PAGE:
News Release
January 15, 2014

New Report Shows Progress in Fight Against HIV/AIDS in Chicago

Continuum of Care Statistics Highlight Progress Along Stages of Care

HIV/STI Surveillance Report, December 2013

CHICAGO – According to a new report issued this week by the Chicago Department of Public Health, the number of new cases of HIV and AIDS diagnosed annually in Chicago has dropped by 46% and 43% over the past ten years, respectively.  In addition, the 2013 HIV/STI Surveillance Report presents new ‘HIV Continuum of Care’ indicators which monitor levels of engagement at each stage of HIV medical care among persons living with HIV. Tracking these data allows CDPH to monitor gaps at each stage and in turn helps HIV prevention and care partners prioritize efforts to get individuals tested, into medical treatment and ultimately virally suppressed.

“Chicago is making real progress in our fight against HIV and other STI’s,” said CDPH Commissioner Bechara Choucair, M.D. “This report provides our community partners with the information they need to help our residents live longer, healthier lives.”

The report was released at a community roundtable in partnership with the Chicago Black Gay Men’s Caucus at the University of Chicago Center for Care and Discovery. More than 80 individuals representing partner agencies, medical providers and residents were all on hand for a formal presentation of the findings and offered feedback for next steps.

“We need to accelerate the HIV prevention research agenda in Chicago for groups that continue to be impacted,” said Dr. John Schneider, Associate Professor of Medicine and Director of Global Health Programs at the University of Chicago. “We also need to prevent rebound epidemics in groups where we have seen improvement.”

The report also identifies a consistent trend among young men who have sex with men (MSM). This group has experienced and average 5% annual increase since 2007 in comparison to continuing annual decline for all other age and risk groups.

Additional findings included in the report are:

  • Over the past five years, 20-24 year olds in Chicago are the only group continuing to see a rise in new HIV infections. 
  • Those under 30 now comprise nearly 40% of all new HIV diagnoses.
  • The great majority (84%) of individuals diagnosed with HIV in 2010 were linked to medical care within 3 months.
  • Adolescents and young adults comprise the majority of STI diagnoses in Chicago, in 2012; those 13 to 24 years old comprised 67% of gonorrhea cases and 71% of chlamydia cases, while 47% of syphilis cases were among those under age 30.
  • Overall, syphilis has seen a 15% decrease since a 15-year high of 686 cases were reported in 2010, but congenital syphilis (CS) remains an issue. More newborn infants are affected by congenital syphilis than any other neonatal infection. CDPH has convened a taskforce to address the issue.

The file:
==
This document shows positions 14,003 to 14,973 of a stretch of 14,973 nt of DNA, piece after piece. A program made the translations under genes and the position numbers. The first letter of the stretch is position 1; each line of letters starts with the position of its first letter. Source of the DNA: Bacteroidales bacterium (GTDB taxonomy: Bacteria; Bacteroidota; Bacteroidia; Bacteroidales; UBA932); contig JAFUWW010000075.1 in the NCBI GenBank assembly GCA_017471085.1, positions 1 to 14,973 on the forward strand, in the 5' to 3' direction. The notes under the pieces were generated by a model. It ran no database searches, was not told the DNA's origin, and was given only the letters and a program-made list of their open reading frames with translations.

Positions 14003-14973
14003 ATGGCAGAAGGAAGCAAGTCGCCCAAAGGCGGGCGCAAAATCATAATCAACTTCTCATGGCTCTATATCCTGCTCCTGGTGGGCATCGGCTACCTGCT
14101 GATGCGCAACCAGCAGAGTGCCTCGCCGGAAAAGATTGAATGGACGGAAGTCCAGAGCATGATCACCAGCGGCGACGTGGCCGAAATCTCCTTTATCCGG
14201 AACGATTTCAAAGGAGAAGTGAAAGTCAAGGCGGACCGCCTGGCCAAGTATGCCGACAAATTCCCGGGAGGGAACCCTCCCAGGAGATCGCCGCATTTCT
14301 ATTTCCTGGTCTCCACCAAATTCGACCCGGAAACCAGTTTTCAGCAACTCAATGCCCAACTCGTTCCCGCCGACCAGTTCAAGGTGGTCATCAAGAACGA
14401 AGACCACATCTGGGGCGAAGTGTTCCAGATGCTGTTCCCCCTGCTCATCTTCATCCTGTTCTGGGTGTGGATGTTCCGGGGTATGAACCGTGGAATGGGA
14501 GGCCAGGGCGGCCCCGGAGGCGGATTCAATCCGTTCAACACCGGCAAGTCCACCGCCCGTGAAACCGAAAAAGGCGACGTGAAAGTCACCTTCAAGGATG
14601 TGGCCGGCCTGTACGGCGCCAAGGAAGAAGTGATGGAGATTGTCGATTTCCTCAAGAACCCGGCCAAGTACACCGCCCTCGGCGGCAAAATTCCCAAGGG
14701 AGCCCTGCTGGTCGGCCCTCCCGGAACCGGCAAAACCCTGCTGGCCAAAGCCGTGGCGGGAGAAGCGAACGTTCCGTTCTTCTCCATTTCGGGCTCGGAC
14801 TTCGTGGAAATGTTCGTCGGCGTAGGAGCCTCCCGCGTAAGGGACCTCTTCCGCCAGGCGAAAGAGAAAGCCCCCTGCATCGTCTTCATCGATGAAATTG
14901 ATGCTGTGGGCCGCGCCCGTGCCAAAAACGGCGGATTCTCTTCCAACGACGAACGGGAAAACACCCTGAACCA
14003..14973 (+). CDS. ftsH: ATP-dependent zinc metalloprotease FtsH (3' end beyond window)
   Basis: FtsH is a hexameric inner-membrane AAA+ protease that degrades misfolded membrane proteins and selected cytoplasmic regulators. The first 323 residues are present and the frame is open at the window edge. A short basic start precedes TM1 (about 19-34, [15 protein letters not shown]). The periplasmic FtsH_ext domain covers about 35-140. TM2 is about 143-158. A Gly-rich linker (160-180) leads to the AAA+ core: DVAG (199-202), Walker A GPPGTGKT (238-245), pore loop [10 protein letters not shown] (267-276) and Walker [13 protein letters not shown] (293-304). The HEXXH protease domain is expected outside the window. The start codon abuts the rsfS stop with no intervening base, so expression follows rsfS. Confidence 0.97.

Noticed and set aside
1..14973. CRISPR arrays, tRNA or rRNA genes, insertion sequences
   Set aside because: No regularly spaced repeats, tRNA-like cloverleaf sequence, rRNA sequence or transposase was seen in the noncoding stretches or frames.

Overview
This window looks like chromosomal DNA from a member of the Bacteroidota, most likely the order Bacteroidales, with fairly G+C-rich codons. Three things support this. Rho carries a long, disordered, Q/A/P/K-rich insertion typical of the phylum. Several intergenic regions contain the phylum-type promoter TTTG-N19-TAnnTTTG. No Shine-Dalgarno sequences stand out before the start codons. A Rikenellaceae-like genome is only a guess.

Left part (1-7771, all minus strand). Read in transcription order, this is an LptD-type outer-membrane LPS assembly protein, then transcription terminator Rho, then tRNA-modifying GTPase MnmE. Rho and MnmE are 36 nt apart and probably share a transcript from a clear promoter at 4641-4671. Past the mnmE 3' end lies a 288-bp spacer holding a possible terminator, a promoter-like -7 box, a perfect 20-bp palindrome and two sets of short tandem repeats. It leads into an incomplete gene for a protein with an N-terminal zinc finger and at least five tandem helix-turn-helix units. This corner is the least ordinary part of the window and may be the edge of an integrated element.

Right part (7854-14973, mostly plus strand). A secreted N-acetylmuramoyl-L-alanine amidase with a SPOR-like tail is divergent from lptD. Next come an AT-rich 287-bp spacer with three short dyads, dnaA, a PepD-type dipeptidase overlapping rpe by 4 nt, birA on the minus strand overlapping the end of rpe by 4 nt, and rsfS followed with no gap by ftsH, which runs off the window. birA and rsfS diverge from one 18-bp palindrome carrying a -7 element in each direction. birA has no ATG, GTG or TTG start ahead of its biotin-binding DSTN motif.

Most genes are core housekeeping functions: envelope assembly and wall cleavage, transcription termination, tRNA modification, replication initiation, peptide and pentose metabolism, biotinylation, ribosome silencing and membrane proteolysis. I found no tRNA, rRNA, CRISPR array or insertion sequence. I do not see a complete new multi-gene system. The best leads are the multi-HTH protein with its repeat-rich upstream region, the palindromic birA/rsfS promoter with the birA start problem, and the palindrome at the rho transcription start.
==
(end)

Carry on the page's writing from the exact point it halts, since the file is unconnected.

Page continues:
For the first time, HIV and AIDS surveillance data for transgender persons is included in the report.

“This report shows what we know is true – we are making progress in our fight against HIV, AIDS and other STIs,” said Craig Johnson, Chair of Chicago Black Gay Men’s Caucus. “It is also clear that there is more work to be done; particularly addressing increasing rates of HIV among young men of color. We will continue to work with CDPH and all our partners in this important effort.”

Community partnerships are a large component of CDPH’s comprehensive HIV prevention program.  Annually, CDPH invests more than $34 million in community organizations to provide specialized HIV prevention and care services throughout Chicago, based on part on data provided through CDPH surveillance reports.  Last year, CDPH launched its Bridgeworker pilot program to use HIV surveillance data to identify patients who have fallen out of HIV medical care and then attempt to re-engage them.  This program was designed to help CDPH identify individual and system-level barriers to retaining patients in care, a key issue identified in the report and highlighted in the continuum of care.

CDPH is also continuing efforts to reduce STI infections among youth. Last year, CDPH partnered with the Chicago Public Schools to offer free education, STI testing, and treatment in high-risk schools. Over the last four years, more than 16,000 Chicago public school students have been screened for STIs, and the program plans to expand to more schools in 2014.

Chicagoland Hope and Spirit Awards were also presented to five individuals from these organizations for their outstanding work in HIV/AIDS in 2013: Diana Beasley, Management Synergistic Inc.; Dan Bigg, Chicago Recovery Alliance; Sherman Bryant, South Side HIV/AIDS Resource Coalition (SSHARC); Rev. Stan Sloan, Chicago House; and Vanessa Smith, South Side Help Center.   

The 2013 HIV/STI Surveillance Report is compiled from data collected from the Chicago HIV/AIDS Reporting System, the Chicago STI Surveillance system and the Medical Monitoring Project (MMP).